Missouri's hate crimes statutes explicitly address both sexual orientation, defined as "male or female heterosexuality, homosexuality or bisexuality by inclination, practice, identity or expression," and gender identity, defined as "having a self-image or identity not traditionally associated with one's gender."
A September 2011 Public Policy Polling survey found that 32% of Missouri voters supported the legalization of same-sex marriage, while 59% were opposed and 9% were not sure. A separate question on the same survey found that 62% of respondents supported legal recognition of same-sex couples, with 28% supporting same-sex marriage, 34% supporting civil unions, 37% opposing all legal recognition and 1% not sure.
|This section has been transcluded from the MAP Equality Maps project. The content is made available on WikiQueer through a partnership with the Movement Advancement Project (MAP). Please visit the project's website for more information and to support MAP's work.|
- PROMO (statewide)
- Good Samaritan Project (Kansas City)
- AIDS Project of the Ozarks (Joplin/Springfield/Rolla)
- Missouri RAIN (Central Missouri/Jefferson City/Columbia)
- Saint Louis Effort for AIDS (St. Louis)
|Some content in this article from Wikipedia's WikiProject LGBT studies|
|The Wikipedia article is LGBT rights in Missouri|
|Special thank you to participants of Wikipedia's WikiProject LGBT studies!|
- Young, Virginia. "Missouri to allow joint tax returns for legally married same-sex couples". Saint Louis Post-Dispatch. Retrieved 15 November 2013.
- "Mo. Rev. Stat 566.010 (Supp. 2010)". Moga.mo.gov. 2013-08-28. Retrieved 2013-11-02.
- House Bill 1698, Mo. Gen. Assembly (Reg. Sess 2006), accessed April 14, 2011
- Google Scholar: State v. Walsh, 713 S.W.2d 508 (Mo. banc 1986), accessed April 14, 2011
- New York Times: "Supreme Court Strikes Down Texas Law Banning Sodomy," June 26, 2003, access April 14, 2011
- Missouri General Assembly: Mo. Rev. Stat 566.090 (Supp. 2010)
- Washington Post: Alan Cooperman, "Gay Marriage Ban in Mo. May Resonate Nationwide," August 5, 2004, accessed April 9, 2011
- "Mo. Const. art. I, sec. 33 (Supp. 2010)". Moga.mo.gov. Retrieved 2013-11-02.
- Wilson, Reid (November 15, 2013). "Missouri governor allows same-sex couples to file joint tax returns". Washington Post. Retrieved November 18, 2013.
- "Executive Order 13-14". Retrieved April 9, 2014.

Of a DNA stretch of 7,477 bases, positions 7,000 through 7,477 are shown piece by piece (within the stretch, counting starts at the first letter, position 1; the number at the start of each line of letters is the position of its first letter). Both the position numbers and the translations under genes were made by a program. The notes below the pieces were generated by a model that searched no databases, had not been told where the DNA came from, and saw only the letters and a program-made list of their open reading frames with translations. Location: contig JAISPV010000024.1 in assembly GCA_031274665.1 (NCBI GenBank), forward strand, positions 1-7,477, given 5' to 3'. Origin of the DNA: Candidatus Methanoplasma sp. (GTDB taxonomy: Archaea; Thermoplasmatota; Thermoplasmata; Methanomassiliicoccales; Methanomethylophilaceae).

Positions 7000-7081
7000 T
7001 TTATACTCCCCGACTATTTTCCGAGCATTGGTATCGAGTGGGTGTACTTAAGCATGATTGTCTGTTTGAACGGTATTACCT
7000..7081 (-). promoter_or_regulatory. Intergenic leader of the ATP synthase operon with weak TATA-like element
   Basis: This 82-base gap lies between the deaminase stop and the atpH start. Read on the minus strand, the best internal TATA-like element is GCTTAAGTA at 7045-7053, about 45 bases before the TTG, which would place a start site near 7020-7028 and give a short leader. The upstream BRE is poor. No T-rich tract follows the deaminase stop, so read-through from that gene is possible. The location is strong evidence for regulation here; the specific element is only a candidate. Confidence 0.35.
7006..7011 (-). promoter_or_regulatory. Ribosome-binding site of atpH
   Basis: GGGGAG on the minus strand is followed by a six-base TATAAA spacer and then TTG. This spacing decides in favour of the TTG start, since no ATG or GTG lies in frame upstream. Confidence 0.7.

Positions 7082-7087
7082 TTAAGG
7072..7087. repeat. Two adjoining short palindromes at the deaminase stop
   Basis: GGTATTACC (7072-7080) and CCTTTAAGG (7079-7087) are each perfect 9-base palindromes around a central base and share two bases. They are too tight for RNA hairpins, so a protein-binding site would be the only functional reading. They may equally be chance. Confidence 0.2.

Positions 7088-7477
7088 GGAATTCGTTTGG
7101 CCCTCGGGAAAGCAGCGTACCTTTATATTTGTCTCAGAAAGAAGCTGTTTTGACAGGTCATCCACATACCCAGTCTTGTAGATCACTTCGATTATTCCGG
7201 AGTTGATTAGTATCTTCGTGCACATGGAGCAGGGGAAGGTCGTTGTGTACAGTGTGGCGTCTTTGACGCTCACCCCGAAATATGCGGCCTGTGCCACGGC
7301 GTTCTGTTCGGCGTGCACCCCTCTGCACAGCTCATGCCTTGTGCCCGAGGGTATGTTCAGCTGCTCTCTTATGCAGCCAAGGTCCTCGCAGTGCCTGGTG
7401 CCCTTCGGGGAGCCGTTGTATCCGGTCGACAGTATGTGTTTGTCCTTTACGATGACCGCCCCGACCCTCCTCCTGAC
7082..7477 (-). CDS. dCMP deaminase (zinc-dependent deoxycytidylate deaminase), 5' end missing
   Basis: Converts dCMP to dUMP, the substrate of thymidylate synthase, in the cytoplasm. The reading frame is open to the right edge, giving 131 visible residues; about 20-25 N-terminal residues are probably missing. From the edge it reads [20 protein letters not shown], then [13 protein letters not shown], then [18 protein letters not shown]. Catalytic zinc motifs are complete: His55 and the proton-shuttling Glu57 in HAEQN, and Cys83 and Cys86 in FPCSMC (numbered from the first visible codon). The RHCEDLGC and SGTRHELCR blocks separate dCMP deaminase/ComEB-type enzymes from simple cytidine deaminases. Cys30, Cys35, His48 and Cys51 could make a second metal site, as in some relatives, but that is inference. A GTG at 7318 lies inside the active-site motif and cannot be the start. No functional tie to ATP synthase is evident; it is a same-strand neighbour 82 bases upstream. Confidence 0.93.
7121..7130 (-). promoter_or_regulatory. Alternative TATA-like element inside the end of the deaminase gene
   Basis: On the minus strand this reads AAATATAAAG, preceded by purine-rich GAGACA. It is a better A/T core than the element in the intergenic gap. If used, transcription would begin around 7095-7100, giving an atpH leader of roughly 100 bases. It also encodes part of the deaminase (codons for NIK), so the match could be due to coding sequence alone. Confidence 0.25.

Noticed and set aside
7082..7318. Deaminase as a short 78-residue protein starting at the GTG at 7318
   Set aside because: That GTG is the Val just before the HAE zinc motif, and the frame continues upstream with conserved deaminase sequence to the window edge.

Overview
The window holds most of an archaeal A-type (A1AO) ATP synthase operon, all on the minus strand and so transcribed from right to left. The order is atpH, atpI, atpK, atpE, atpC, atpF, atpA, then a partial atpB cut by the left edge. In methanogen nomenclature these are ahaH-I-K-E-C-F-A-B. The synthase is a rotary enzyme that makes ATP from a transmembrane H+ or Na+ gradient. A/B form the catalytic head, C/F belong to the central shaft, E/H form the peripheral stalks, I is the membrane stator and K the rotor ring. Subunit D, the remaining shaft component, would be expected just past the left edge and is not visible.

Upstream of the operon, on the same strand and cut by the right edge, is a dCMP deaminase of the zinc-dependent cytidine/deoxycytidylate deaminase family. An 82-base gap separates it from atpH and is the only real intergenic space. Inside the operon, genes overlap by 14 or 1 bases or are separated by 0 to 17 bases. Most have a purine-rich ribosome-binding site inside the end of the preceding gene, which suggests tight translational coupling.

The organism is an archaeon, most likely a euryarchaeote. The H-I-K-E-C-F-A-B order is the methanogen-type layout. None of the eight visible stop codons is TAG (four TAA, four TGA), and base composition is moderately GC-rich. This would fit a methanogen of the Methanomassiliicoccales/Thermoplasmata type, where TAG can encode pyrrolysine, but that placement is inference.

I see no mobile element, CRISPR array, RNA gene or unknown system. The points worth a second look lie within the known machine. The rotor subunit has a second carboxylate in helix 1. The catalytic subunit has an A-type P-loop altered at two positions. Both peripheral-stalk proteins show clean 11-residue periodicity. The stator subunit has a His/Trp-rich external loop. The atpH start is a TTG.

- Hartmann, Ray (January 2011). "Think Again: A Hero's Unwelcome". St. Louis Magazine. Retrieved February 27, 2013.
- Lippmann, Rachel (February 26, 2013). "Partner Of Late Trooper Takes Benefits Fight To Supreme Court". St. Louis Public Radio. Retrieved February 27, 2013.
- "Case Summary for February 27, 2013". Supreme Court of Missouri. Missouri Courts. Retrieved February 27, 2013.
- Young, Virginia (February 27, 2013). "Gay partner of fallen trooper seeks benefits in case before Missouri Supreme Court". St. Louis Post-Dispatch. Retrieved February 27, 2013.
- Lippmann, Rachel (October 29, 2013). "Same-Sex Partner Of Missouri State Trooper Ruled Ineligible For Survivor Benefits". St. Louis Public Radio. Retrieved January 22, 2014.
- Glossip v. Missouri Department of Transportation and Highway Patrol Employees' Retirement System No. SC92583 (Mo., 2013)
- "City of Clayton Approves Domestic Partnership Registry to Improve Access, Enhance Quality of Life" (Press release). City of Clayton. January 25, 2012. Retrieved March 30, 2012.
- "Affidavit of Joanne R. Mossle". American Civil Liberties Union. March 8, 2011. Retrieved March 6, 2012.
- "Ordinance No. 2457". City of Olivette. July 26, 2011. Retrieved March 6, 2012.
- "Domestic Partnership Registry". City of University City. Retrieved March 6, 2012.
- Human Rights Campaign: Missouri Adoption Law, accessed April 14, 2011
- Missouri General Assembly: Missouri Human Rights Act, Mo. Rev. Stat. 213.010, et seq. (Supp. 2010), accessed April 14, 2011
- Messenger, Tony (March 23, 2010). "Gay discrimination measure advances in Mo. House". St. Louis Post-Dispatch. Retrieved February 27, 2013.
- Young, Virginia (May 17, 2013). "Senate advances gay rights bill for first time ever". St Louis Post-Dispatch. Retrieved May 18, 2013.
- Missouri General Assembly: Missouri Revised Statutes Section 557.035, accessed April 9, 2011
- http://www.publicpolicypolling.com/pdf/2011/PPP_Release_MO_09161118.pdf. Retrieved 2013-11-02. Missing or empty